Equality, Diversity and Inclusion: An International Journal, vol. ahead-of-print no. ahead-of-print
Type: Research Article
ISSN: 2040-7149

Keywords

Article
Publication date: 25 April 2022

Ethan P. Waples and Whitney Botsford Morgan

The paper introduces a multi-level model to reduce prejudice through supporting diversity, equity, and inclusion (DEI) at the institutional, organizational, and individual…

Abstract

Purpose

The paper introduces a multi-level model to reduce prejudice through supporting diversity, equity, and inclusion (DEI) at the institutional, organizational, and individual levels. The purpose of the model is to provide theoretically undergirded pathways to explain how societal events calling for systemic changes in DEI practices can engage and inculcate such systemic changes in organizations and institutions.

Design/methodology/approach

The model draws upon macro-level (i.e. institutional theory and institutional logics) theories from sociology and strategic management, meso-level theories from leadership and strategy, and micro-level organizational behavior and human resource management theories.

Findings

Resting on open systems theory (Katz and Kahn, 1966) as a backdrop, the authors address how institutional changes result in organizational level changes driving multi-level outcomes of increased DEI, reduced prejudice in work-related settings, and performance gains. The authors suggest the recursive nature of the model can trigger institutional level shifts in logics or result in isomorphic pressures that further change organizational fields and organizations.

Originality/value

The contribution rests in a multi-level examination to help understand how environmental pressures can motivate organizations to enact broader changes related to social justice, specifically increasing efforts in DEI inside the operational aspects of the organization. By enacting these changes, the authors suggest the resultant positive changes in organizations will enhance culture and performance, creating isomorphic pressure for industry wide changes that may begin to move the needle on addressing systemic problems that feed prejudicial behavior in the workplace.

Details

Management Decision, vol. ahead-of-print no. ahead-of-print
Type: Research Article
ISSN: 0025-1747

Keywords

Article
Publication date: 18 December 2019

Tipnuch Phungsoonthorn and Peerayuth Charoensukmongkol

The purpose of this paper is to examine some of the antecedents and outcomes associated with a sense of place (SOP) on the part of Myanmar migrant workers working in…

Abstract

Purpose

The purpose of this paper is to examine some of the antecedents and outcomes associated with a sense of place (SOP) on the part of Myanmar migrant workers working in Thailand toward their place of work. The transformational leadership of top management and diversity climate were selected as the antecedent variables, whereas turnover intention was selected as the outcome variable. Belongingness theory and social identity theory were used as the theoretical foundation to support the roles of these variables.

Design/methodology/approach

Survey data were collected from Myanmar migrant workers working at two factories in Thailand (n=736). Partial least squares regression was used for the data analysis.

Findings

The results support a negative linkage between SOP and turnover intention. The positive contribution of transformational leadership of top management and diversity climate to SOP was also supported. Moreover, diversity climate was found to partially mediate the positive contribution of transformational leadership of top management to SOP. Finally, the analysis found that the linkage between diversity climate and SOP was positively moderated by the length of stay of the Myanmar migrant workers in the organization.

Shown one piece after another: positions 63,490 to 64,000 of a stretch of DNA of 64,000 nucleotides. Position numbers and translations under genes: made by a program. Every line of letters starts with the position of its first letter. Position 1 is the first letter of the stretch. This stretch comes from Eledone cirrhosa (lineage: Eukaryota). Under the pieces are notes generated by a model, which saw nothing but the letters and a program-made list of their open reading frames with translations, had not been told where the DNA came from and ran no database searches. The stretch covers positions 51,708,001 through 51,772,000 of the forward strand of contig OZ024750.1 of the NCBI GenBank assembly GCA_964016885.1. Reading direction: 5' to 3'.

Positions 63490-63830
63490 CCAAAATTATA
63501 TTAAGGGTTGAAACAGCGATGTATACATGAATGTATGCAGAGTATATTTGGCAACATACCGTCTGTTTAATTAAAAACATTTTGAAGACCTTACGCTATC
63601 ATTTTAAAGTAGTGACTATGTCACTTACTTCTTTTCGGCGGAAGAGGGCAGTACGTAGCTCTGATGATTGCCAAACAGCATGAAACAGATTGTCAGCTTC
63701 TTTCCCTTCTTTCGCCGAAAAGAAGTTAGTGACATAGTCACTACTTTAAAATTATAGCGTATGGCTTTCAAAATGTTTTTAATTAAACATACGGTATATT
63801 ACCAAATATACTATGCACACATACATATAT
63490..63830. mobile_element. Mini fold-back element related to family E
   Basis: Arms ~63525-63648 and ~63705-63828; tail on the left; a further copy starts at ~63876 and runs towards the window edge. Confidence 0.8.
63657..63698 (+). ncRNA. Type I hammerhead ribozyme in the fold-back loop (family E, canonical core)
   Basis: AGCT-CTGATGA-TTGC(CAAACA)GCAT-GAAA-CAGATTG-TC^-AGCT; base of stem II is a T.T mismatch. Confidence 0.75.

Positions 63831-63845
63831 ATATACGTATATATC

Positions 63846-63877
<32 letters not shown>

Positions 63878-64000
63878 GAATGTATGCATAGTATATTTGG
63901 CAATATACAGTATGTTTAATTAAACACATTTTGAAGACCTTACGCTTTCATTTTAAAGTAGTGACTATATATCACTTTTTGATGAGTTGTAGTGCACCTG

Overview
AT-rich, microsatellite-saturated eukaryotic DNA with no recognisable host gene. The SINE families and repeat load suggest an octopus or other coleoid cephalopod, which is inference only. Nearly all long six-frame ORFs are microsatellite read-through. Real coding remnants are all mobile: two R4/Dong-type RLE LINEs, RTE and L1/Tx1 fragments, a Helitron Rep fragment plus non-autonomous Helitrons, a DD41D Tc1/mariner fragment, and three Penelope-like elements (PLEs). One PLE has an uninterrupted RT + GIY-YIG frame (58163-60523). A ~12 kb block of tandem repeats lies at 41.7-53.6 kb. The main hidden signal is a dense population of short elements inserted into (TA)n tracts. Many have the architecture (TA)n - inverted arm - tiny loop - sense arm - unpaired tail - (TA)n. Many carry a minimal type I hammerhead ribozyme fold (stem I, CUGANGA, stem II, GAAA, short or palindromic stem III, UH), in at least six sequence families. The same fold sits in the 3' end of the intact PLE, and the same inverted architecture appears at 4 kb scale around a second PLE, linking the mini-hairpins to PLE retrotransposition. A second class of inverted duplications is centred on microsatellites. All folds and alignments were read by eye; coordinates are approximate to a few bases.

Originality/value

This study provides new evidence showing that SOP also matters for foreign migrant workers in terms of developing emotional attachment to the workplace outside their home country and that these workers were less likely to leave the workplace although they were a culturally minority group in the organization. This research also provides new evidence concerning the role of the transformational leadership of top management and workplace climate, which were antecedents of an SOP toward the organization.

Details

Equality, Diversity and Inclusion: An International Journal, vol. 39 no. 2
Type: Research Article
ISSN: 2040-7149

Keywords

Article
Publication date: 15 June 2021

Jie Huang and Liguo He

The purpose of this case study is to test a moderated mediation model linking employees' perceived HRM practices to organizational citizenship behaviours (OCB) with…

Abstract

Purpose

The purpose of this case study is to test a moderated mediation model linking employees' perceived HRM practices to organizational citizenship behaviours (OCB) with perceived insider status as the mediator and emotional exhaustion as the moderator in a Chinese high-tech organization.

Design/methodology/approach

A sample of 417 Chinese employees were recruited from a large Chinese high-tech company to participate in a paper-and-pencil survey, and mediation and moderation were analysed using PROCESS macro for SPSS.

Findings

Perceived insider status partially mediates the relationship between perceived HRM practices and OCB, and emotional exhaustion moderates the relationship between perceived insider status and OCB such that the strength of the relationship is stronger in employees with low emotional exhaustion levels than in employees with high emotional exhaustion levels.

Practical implications

There is a need for organizations to promote the physical and psychological well-being of its employees in order to maximize the effectiveness of HRM practices.

Originality/value

This case study provides novel insights into how employees' perceived HRM practices elicit OCB and its boundary conditions in collectivistic cultures.

Article
Publication date: 1 October 2005

Graham Beaver and Kate Hutchings

The purpose of this paper is to examine the importance of strategic human resource development (HRD) in small and medium‐sized enterprises (SMEs) with specific reference…

12822

Abstract

Purpose

The purpose of this paper is to examine the importance of strategic human resource development (HRD) in small and medium‐sized enterprises (SMEs) with specific reference to key issues around training, development and education as well as an emerging issue of significance, age diversity management.

Design/methodology/approach

The approach undertaken in the paper is to draw upon relevant literature and research as well as the authors' own analysis of the relationship between strategic human resource management (SHRM), HRD and SMEs based on prior research.